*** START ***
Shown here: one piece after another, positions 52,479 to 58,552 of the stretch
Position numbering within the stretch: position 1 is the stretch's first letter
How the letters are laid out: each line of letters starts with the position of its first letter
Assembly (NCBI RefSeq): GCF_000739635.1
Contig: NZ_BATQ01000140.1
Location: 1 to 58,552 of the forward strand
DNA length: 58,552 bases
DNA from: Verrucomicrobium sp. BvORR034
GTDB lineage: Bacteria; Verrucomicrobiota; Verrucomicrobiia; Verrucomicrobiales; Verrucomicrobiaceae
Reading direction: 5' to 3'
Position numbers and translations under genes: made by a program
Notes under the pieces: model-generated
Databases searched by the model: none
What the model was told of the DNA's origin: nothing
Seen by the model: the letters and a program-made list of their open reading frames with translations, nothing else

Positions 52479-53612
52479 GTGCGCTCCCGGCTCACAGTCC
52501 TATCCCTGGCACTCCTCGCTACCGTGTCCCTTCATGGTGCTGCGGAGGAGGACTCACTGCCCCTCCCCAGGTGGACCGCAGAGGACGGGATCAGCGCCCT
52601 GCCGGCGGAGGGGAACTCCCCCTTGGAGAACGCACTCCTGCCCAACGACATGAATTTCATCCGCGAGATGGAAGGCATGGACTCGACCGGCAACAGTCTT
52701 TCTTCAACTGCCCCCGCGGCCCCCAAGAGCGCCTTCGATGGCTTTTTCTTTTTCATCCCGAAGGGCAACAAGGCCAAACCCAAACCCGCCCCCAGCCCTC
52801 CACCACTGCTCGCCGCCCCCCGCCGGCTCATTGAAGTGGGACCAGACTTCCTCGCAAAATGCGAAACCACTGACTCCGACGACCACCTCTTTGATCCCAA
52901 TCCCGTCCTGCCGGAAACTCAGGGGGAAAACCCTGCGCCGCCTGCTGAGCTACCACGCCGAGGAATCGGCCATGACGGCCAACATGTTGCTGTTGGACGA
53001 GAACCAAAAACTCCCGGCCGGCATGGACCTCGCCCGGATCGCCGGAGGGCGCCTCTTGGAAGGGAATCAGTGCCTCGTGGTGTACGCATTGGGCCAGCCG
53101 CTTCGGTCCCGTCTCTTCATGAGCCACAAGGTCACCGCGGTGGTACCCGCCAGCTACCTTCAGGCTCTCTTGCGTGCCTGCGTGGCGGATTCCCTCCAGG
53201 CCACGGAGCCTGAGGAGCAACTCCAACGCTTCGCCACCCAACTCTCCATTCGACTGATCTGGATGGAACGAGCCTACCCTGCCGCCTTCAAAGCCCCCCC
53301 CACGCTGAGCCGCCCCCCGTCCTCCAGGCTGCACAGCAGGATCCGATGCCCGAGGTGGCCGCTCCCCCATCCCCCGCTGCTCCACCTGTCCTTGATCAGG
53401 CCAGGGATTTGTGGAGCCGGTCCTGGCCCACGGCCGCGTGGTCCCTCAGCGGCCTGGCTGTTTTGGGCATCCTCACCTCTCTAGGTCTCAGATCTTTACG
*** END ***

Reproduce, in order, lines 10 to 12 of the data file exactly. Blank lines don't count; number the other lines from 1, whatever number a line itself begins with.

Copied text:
Reading direction: 5' to 3'
Position numbers and translations under genes: made by a program
Notes under the pieces: model-generated